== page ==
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Procter & Gamble faces age discrimination suit

Published Sep. 10, 2005

A Procter & Gamble Co. attorney has filed a federal lawsuit accusing the company of trying to cut costs by forcing out older employees.

Gary Hagopian, a P&G employee for 26 years, alleges in a suit filed in U.S. District Court here Wednesday that he was demoted from his job as a vice president and general counsel because the company wanted to replace him with younger, cheaper employees.

"He's a whistle-blower, in a sense," Hagopian's lawyer, Randy Freking, said of his client. "He thinks it's bad for P&G. It's just bad business."

Company officials denied the allegations, saying Hagopian has been treated fairly.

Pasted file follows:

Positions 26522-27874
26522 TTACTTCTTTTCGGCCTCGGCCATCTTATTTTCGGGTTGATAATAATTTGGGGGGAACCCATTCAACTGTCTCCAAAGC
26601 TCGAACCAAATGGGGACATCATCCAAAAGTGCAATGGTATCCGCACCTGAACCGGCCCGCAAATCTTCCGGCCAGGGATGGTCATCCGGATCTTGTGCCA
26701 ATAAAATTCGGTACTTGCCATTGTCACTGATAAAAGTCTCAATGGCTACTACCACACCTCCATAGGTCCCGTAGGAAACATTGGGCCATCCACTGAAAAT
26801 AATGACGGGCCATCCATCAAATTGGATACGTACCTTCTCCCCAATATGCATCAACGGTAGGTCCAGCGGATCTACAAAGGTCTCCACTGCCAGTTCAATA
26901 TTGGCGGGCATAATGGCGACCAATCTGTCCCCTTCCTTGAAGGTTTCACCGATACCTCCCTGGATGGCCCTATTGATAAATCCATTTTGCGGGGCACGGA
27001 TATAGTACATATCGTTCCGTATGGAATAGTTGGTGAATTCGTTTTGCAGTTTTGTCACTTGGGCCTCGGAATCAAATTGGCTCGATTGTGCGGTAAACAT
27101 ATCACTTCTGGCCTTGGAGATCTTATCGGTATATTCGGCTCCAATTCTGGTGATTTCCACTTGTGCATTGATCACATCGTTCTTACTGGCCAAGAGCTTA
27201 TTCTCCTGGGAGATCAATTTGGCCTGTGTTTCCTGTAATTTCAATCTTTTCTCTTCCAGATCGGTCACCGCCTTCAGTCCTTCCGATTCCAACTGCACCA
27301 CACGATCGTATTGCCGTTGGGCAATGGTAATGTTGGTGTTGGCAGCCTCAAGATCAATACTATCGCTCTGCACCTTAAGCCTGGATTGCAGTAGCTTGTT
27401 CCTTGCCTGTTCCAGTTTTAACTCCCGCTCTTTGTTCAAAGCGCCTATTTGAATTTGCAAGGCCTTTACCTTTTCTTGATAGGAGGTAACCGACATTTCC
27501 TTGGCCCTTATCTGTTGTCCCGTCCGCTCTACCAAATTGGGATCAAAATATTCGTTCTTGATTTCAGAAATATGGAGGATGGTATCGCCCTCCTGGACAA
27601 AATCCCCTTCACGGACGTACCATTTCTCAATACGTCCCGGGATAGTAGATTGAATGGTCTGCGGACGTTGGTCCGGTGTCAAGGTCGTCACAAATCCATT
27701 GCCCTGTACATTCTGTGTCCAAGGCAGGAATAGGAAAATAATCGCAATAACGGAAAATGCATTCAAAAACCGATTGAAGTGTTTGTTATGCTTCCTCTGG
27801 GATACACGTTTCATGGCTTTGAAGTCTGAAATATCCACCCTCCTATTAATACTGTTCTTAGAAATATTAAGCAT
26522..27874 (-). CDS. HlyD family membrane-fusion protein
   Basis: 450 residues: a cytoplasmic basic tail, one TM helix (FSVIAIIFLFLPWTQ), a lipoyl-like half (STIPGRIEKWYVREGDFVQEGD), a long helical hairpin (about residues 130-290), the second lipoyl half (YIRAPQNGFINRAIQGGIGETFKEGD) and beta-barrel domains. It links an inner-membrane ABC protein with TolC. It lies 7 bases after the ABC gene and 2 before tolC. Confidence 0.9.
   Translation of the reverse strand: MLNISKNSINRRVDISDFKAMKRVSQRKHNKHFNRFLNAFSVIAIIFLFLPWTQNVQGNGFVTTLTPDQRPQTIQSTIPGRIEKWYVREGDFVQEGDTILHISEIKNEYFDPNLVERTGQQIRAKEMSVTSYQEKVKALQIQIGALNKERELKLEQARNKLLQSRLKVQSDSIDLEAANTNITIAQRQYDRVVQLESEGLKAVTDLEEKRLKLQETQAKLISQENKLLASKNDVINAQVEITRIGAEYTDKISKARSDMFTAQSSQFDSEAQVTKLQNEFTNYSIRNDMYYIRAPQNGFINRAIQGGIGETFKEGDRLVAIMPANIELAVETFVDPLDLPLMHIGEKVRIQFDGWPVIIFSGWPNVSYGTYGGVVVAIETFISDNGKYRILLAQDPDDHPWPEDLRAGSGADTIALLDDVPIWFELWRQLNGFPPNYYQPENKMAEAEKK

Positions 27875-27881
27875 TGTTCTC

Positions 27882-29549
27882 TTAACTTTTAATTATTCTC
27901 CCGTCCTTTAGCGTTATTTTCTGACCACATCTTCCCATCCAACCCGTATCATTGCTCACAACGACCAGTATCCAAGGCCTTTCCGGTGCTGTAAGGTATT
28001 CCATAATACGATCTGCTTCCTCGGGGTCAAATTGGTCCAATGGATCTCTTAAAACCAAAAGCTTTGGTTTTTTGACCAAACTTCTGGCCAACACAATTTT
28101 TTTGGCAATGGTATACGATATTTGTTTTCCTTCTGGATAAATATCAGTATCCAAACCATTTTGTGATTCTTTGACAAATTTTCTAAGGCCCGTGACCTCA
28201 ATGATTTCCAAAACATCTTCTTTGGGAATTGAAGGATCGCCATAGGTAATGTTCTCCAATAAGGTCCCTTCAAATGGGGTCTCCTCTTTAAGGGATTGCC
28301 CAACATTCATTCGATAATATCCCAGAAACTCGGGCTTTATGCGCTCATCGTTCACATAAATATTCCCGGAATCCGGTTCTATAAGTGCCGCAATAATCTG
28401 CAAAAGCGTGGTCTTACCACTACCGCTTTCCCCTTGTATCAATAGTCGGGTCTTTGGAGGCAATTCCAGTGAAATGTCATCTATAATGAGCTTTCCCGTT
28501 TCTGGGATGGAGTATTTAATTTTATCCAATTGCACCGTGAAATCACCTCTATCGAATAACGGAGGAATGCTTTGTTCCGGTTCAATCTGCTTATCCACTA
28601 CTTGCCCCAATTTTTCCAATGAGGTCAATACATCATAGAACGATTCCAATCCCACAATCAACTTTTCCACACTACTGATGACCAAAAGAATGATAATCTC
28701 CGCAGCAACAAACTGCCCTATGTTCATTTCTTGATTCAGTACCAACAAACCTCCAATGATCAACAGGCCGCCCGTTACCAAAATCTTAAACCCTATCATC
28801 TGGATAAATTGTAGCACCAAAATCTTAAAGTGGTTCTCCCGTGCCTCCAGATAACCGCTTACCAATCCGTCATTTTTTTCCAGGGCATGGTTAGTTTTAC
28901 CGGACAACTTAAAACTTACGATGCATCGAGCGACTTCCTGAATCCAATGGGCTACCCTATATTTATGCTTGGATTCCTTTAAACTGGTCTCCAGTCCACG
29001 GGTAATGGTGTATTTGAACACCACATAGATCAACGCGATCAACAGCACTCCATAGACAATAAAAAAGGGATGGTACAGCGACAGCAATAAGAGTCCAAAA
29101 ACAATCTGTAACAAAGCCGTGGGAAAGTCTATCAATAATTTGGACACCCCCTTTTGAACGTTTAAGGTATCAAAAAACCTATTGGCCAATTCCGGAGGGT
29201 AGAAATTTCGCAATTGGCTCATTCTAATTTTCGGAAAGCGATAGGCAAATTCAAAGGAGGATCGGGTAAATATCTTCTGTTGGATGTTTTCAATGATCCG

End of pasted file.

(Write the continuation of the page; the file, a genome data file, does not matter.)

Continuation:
P&G announced this year that it would cut thousands of jobs to make the company more competitive and efficient. It said all eligible employees, regardless of age, were offered the same incentive packages to voluntarily leave the company.

"P&G has been nationally recognized for its work on maintaining a discrimination-free environment," said Jim Johnson, the company's chief legal officer.

Hagopian retains the title of vice president, but has been stripped of his responsibilities and much of his pay, according to the lawsuit.

Hagopian, 51, is asking for damages of more than $12-million.

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